N-linked protein glycosylation is the enzymatic transfer of a carbohydrate glycan toan asparagine residue of a polypeptide, catalysed by an N-oligosaccharyltransferase(OTase). Bacterial N-glycosylation is best understood in the foodborne pathogenCampylobacter jejuni, in which a heptasaccharide glycan is built at cytoplasmic face ofthe inner membrane, flipped to the periplasm and transferred to a polypeptide enbloc. C. jejuni encodes each of the proteins required for the N-glycosylation pathwayin a single genetic region, termed the pgl locus. Homologues of the gene encoding theC. jejuni OTase, PglB, are found in all Campylobacter species, three Helicobacterspecies, and more distantly related ε- and delta-Proteobacteria species such as Wolinellasuccinogenes, Desulfovibrio desulfuricans and Nitratiruptor tergarcus. A small numberof Campylobacter species and all three pglB-containing Helicobacter species have twodistinct pglB genes, pglB1 and pglB2, along with homologues of other C. jejuni pglgenes. The work presented in this thesis investigated the N-glycosylation system of abacterial species encoding two distinct PglBs, C. concisus. The roles of the two PglBenzymes in C. concisus were investigated using an in vitro OTase assay, and thestructure of a C. concisus N-glycan elucidated by mass spectrometry. The work in thisthesis also expands our knowledge of C. jejuni N-glycosylation by investigating the fullscope of N-glycosylation using an in silico method to predict the total C. jejuni Nglycoproteome.This was followed by experimental validation of these predictions, inwhich three novel C. jejuni N-glycoproteins were identified, bringing the number ofreported C. jejuni NCTC 11168 N-glycoproteins to 57. One of these novel Nglycoproteins,Cj0633, is the most extensively N-glycosylated bacterial glycoproteinreported to date, with the addition of up to eight N-glycans when expressed in thepresence of the C. jejuni pgl machinery. In the final investigation presented in thisthesis, a method to identify bacterial N-glycoproteins using anti-glycan antisera toimmunoprecipitate N-glycoproteins was developed. These data expand ourknowledge of C. concisus N-glycosylation and provide valuable insight into the fullscope of N-glycosylation in C. jejuni.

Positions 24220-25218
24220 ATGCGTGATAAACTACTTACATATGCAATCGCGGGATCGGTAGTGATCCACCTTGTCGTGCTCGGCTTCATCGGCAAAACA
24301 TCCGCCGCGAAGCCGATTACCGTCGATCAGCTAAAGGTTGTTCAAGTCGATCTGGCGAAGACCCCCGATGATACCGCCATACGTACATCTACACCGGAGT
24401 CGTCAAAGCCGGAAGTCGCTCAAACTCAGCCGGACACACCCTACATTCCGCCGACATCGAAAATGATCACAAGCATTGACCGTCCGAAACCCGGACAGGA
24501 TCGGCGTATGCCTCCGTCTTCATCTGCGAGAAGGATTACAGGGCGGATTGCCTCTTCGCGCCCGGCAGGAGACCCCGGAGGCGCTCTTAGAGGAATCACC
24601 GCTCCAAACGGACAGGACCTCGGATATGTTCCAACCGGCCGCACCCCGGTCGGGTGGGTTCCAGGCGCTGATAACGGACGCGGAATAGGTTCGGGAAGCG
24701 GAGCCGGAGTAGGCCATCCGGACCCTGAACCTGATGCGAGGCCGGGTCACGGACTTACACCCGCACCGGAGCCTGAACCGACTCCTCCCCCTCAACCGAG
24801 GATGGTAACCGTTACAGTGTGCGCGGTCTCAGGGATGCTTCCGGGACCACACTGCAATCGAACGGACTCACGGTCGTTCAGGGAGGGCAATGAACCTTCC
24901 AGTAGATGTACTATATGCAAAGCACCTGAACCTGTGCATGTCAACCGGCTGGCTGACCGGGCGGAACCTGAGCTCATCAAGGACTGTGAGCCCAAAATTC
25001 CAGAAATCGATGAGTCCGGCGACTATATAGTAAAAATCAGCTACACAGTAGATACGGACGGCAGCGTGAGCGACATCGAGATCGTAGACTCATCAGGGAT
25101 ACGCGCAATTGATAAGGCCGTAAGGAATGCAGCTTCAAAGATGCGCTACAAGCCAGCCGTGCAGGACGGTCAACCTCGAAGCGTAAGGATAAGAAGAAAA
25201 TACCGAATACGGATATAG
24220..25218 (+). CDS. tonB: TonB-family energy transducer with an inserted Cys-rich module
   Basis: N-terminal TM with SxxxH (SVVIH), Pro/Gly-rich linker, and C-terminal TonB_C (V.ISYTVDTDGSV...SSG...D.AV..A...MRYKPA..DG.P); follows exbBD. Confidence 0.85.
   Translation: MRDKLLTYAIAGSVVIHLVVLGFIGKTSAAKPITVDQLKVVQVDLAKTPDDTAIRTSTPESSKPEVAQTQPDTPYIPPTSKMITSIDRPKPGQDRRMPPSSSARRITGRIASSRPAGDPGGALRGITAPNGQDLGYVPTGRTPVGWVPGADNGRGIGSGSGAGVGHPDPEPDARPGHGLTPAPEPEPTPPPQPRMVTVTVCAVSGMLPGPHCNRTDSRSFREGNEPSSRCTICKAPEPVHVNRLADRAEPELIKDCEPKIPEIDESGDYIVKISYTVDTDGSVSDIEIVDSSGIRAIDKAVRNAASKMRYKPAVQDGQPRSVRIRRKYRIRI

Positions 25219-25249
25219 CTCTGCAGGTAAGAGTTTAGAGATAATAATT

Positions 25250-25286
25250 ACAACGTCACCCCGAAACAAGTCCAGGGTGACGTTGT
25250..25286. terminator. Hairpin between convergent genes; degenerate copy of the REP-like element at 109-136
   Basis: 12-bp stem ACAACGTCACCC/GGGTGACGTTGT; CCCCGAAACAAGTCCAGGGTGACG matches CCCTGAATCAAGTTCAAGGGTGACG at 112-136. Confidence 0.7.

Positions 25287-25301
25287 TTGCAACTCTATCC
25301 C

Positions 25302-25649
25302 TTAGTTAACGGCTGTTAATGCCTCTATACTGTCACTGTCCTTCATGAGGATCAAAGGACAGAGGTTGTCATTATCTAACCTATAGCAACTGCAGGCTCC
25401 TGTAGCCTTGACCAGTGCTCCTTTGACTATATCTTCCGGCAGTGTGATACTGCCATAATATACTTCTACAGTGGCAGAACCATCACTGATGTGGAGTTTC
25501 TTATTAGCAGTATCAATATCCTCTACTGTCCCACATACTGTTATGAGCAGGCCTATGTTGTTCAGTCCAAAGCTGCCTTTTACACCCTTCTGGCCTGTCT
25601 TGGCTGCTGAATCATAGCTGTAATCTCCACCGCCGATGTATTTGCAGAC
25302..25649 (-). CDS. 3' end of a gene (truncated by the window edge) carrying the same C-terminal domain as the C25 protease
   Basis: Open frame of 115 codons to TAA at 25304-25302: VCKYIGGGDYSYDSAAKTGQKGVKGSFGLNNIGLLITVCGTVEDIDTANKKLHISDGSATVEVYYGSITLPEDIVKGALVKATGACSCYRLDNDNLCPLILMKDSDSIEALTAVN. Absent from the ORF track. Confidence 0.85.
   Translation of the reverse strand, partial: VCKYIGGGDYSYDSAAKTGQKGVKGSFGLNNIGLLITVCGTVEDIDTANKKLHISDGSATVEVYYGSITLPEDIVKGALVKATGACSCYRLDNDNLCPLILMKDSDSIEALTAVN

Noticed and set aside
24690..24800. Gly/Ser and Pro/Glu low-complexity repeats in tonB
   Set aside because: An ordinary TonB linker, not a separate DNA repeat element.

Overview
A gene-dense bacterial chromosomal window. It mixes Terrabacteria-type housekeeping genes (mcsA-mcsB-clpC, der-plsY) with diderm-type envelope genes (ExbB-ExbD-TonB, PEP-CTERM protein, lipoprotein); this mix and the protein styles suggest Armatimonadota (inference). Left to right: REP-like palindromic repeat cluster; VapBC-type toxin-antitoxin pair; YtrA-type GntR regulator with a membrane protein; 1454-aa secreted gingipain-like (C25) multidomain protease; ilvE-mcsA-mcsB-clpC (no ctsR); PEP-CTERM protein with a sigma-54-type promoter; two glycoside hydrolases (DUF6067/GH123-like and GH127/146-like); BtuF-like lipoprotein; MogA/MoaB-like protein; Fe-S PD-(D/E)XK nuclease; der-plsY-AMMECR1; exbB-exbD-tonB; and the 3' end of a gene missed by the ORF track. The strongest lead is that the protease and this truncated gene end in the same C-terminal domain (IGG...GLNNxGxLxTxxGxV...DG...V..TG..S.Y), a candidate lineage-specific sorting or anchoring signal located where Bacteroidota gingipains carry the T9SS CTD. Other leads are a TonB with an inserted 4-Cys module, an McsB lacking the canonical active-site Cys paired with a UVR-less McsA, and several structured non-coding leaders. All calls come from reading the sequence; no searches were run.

|Date of Award
|1 Aug 2016
- The University of Manchester
|James Linton (Supervisor) & Jeremy Derrick (Supervisor)